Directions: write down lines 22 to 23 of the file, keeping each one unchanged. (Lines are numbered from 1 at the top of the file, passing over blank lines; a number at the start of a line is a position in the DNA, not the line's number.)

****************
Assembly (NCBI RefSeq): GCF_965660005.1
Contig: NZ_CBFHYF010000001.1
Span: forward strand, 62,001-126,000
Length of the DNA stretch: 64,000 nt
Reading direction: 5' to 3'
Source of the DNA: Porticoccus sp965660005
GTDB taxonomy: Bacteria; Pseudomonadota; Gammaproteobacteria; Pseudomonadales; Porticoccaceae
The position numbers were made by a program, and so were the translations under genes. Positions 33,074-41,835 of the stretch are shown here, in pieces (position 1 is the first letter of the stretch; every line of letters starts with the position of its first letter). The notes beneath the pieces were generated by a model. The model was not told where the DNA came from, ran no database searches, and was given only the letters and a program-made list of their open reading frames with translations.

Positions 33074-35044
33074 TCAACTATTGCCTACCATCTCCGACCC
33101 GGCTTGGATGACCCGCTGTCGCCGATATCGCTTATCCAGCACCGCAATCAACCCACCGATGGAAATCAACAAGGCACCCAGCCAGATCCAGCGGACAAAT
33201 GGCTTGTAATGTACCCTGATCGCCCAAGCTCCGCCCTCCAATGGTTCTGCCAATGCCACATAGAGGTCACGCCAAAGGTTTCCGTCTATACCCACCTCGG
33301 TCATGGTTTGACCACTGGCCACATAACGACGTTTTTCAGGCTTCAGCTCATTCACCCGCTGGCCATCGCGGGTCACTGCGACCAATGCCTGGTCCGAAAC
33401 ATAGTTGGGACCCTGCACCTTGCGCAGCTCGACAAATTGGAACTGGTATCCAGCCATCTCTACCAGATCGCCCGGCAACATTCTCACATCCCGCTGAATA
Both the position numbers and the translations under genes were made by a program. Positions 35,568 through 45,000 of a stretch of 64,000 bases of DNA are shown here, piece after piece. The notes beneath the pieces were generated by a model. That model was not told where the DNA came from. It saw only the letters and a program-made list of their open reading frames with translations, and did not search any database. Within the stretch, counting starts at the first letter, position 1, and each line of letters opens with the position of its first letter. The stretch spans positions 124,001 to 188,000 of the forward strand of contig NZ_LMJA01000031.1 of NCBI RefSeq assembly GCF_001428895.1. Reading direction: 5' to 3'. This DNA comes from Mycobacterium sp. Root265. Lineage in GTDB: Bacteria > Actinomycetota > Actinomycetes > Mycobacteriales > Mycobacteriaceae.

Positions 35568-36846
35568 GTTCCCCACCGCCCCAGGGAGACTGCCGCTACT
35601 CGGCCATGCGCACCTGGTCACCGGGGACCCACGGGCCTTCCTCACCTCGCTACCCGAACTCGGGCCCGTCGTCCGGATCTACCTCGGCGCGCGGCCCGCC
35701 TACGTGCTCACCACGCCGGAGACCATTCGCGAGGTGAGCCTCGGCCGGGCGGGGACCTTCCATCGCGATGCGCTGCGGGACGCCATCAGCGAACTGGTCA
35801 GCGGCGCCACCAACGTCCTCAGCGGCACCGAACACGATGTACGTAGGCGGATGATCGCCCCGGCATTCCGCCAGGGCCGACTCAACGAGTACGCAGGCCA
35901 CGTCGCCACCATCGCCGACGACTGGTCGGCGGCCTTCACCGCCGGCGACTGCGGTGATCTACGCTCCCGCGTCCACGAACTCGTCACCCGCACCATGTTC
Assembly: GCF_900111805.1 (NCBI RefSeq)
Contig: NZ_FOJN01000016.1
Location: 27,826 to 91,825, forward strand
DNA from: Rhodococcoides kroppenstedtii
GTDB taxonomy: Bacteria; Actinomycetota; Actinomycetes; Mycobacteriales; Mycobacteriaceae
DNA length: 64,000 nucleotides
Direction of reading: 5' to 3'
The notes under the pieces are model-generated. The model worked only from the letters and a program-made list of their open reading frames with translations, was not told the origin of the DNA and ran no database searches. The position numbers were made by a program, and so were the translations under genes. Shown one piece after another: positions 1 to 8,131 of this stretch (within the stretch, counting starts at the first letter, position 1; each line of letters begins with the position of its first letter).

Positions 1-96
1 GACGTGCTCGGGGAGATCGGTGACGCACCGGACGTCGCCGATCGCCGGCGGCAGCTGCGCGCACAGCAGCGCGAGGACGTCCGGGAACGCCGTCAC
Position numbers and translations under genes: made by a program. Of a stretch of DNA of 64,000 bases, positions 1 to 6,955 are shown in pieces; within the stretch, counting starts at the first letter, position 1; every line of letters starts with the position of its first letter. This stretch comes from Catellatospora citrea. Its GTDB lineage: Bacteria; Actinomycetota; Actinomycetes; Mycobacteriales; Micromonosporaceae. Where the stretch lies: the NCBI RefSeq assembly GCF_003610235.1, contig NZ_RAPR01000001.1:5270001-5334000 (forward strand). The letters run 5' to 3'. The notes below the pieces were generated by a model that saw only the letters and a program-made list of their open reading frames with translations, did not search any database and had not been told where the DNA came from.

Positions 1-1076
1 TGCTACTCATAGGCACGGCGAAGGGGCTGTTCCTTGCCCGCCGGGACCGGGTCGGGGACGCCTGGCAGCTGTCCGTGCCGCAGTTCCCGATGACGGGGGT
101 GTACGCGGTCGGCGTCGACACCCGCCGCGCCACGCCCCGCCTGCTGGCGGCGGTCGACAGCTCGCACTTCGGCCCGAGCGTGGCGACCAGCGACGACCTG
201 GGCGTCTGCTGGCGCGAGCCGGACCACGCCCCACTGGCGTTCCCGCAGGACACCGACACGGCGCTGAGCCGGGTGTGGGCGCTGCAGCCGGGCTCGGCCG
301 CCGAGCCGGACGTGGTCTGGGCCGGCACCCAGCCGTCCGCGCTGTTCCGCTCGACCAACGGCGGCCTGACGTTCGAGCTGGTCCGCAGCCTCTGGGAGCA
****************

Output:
Assembly: GCF_900111805.1 (NCBI RefSeq)
Contig: NZ_FOJN01000016.1